After representing England at union for the first time, playing in the Saxons' 18-9 victory over Ireland Wolfhounds, much was made of Sam Burgess's performance. In the November 2014 issue of RW we asked some converts how he'd do. Has much changed?


AS ENGLAND prepares to be patriotically stretched out in white and splashed with red in the build up to the World Cup, it is hard to ignore a growing sense of hope. Not the kind of fluffy hope that gently nudges lovers to propose and spoilt kids to ask for puppies. This is a harder kind of hope. A steely hope.

England’s union believe some players from rugby’s other code can aggressively slash and pummel them through the biggest international competition to be staged on their battered shores.

As one of league’s biggest names, Sam Burgess, arrives back on home soil after plying his trade in Australia’s lustily physical NRL, there is a murmur of expectation. Slammin’ Sam has been a big hitter over there with the South Sydney Rabbitohs and now he has turned to union, Bath and England. He wants success and this season is the right time to try to get it, be it at centre, where he will begin his union odyssey this month (this was first published in October), or in the back row of the forwards, where Bath’s director of rugby Mike Ford hopes the bruiser will eventually end up.

His conversion is not a new phenomenon, not even close, but this time there is something of
the unknown about the switch.


We tend to think we know how the code hop goes, after seeing Jason Robinson embarrass all comers while other converts never really hit the heights we expected them to wallop.

Chris Ashton, a man who has both thrilled and spilled in an England shirt, has spoken about the switch some players make. He has talked about his England team-mate, fleet-footed Kyle Eastmond, who last term endured an Aviva Premiership season as predictable as a game of pin the tail on the donkey played whilst riding an actual donkey. The winger makes it abundantly clear that Eastmond is still learning.

“He (Eastmond) was an outstanding rugby league player,” Ashton says. “He has an unbelievable skill-set that has yet to be shown in union. The more experience he gets he’ll be one hell of a threat.”

This sounds promising and, despite a brilliant showing against New Zealand in the first Test of the summer tour and a dire display that saw Eastmond substituted at half-time in the last match, the lively centre tended to agree.

Hands up: Kyle Eastmond in action for Bath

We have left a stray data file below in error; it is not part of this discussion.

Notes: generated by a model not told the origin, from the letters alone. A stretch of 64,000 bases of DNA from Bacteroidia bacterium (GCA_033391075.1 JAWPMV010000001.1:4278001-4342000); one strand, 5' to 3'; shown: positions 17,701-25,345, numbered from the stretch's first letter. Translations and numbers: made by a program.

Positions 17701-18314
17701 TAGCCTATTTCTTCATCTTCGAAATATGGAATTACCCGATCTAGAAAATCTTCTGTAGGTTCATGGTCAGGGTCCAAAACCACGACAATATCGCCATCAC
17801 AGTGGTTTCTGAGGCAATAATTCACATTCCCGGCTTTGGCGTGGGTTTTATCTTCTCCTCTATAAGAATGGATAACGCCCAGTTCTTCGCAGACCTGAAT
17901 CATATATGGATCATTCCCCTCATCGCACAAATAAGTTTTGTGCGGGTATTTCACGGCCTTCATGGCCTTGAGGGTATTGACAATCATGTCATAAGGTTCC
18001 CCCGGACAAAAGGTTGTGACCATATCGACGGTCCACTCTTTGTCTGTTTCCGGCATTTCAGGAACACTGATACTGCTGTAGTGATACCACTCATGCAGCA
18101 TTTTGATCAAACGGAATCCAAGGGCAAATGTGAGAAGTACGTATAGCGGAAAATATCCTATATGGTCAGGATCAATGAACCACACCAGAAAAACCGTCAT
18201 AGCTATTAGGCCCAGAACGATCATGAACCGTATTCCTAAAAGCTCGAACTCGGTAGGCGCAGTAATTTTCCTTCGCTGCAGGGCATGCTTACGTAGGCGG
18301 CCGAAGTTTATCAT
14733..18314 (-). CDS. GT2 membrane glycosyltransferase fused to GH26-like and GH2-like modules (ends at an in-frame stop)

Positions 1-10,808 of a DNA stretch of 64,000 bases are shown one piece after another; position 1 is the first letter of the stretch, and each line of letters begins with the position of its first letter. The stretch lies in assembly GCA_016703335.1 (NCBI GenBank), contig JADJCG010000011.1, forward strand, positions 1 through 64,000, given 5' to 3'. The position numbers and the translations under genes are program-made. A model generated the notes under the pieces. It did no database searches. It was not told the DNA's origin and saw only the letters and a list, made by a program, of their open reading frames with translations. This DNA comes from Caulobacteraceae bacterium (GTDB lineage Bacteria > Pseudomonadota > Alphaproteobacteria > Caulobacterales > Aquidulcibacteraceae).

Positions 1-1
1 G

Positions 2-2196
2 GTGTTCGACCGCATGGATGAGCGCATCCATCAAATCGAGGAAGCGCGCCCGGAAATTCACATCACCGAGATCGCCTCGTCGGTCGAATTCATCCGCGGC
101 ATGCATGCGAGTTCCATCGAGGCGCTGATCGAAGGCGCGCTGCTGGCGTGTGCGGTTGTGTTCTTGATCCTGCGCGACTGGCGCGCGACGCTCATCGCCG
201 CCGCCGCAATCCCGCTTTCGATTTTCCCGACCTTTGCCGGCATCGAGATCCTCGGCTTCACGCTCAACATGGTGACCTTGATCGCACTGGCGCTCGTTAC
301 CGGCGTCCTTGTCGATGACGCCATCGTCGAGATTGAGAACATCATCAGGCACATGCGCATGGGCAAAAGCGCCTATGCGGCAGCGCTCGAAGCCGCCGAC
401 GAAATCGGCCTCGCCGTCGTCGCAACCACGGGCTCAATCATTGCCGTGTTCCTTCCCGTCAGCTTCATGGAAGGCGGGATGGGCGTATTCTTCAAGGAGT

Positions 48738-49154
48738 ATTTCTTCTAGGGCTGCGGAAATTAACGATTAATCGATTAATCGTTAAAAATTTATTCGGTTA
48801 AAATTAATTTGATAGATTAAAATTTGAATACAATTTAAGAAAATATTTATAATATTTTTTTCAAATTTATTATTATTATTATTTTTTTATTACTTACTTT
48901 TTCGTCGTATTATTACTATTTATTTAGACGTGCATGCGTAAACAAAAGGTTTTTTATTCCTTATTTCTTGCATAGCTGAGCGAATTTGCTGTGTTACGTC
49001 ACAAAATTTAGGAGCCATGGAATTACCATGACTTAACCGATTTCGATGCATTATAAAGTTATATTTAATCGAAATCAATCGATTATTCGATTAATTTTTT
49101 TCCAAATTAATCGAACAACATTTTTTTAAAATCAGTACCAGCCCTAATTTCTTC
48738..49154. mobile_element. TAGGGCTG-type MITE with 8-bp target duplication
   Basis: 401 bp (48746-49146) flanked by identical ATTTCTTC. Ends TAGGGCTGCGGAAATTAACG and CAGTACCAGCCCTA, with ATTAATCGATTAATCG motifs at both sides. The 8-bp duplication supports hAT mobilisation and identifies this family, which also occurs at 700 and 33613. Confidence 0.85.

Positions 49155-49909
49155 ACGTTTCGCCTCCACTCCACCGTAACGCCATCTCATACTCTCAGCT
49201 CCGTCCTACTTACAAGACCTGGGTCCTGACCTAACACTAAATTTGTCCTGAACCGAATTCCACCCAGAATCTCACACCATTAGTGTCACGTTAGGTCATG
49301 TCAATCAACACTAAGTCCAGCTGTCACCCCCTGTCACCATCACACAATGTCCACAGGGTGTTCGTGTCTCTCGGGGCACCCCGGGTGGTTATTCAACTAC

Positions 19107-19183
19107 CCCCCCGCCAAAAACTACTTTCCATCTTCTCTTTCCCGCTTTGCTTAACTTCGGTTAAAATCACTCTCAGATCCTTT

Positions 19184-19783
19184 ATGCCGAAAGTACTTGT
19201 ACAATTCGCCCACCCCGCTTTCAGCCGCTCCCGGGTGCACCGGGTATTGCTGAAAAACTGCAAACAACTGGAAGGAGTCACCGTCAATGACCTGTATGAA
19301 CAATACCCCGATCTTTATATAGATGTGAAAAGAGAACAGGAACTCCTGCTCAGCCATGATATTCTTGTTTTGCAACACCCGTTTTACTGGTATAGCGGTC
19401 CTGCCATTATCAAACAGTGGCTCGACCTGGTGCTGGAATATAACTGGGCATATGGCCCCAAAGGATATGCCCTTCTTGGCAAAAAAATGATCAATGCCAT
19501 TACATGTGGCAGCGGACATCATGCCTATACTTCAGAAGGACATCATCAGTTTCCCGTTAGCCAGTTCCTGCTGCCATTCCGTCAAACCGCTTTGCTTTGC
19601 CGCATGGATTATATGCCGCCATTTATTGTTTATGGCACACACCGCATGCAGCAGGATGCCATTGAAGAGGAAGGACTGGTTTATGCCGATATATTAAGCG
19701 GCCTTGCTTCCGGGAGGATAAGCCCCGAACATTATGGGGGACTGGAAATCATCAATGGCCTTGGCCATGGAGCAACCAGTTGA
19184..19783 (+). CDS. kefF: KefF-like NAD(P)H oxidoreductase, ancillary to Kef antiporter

Hands up: Kyle Eastmond in action for Bath (pic courtesy of Action Images)

Eastmond explains: “In international rugby I’m learning all the time, and the experience I’ve gained from coaches every day is massive. It is exciting, but it takes time. I have had to be patient but I’m confident in where it’s going.”

Clearly Eastmond has something about him, he’s started this season in brilliant form for Bath and has played scintillating rugby over the past few seasons. But so soon after England centre Joel Tomkins, who converted from league to sign with Saracens, left union to return to his first code with Wigan Warriors, should we be expecting more from the game-swapping backs?

Someone who has done that thankless dance before, Henry Paul, doesn’t think so. “We can’t all be like Jason (Robinson). There are thousands of union players who are nothing like him, too!” Paul proclaims.

“Maybe Joel Tomkins just didn’t enjoy union and wanted to change again. The thing is: you get a bit more time to prove yourself in league. In union every man and his dog has an opinion and it is only the Internationals they care about, so if you don’t have a top game you are dumped. Look at me after one game versus Australia or Mat Tait after that famous game against Wales.

“Players like (Australian convert) Izzy Folau and Jason are genetic freaks and there are not too many of these guys around. Ashton has speed to burn and was a great league player for a short time, too.”

Of course, Eastmond as a flitting back could potentially go on to prove himself as a valuable asset in England’s midfield, but already there is a sense from experienced code-switchers that you can rarely predict how long it will take for potential to be realised by any player, particularly the converts. Folau has flown as a Wallaby since switching codes and before him the likes of Wendell Sailor and Mat Rogers did fairly well. England have had Robinson and Ashton, and Eastmond is still plugging to get there. Maybe we are wrong to make assumptions?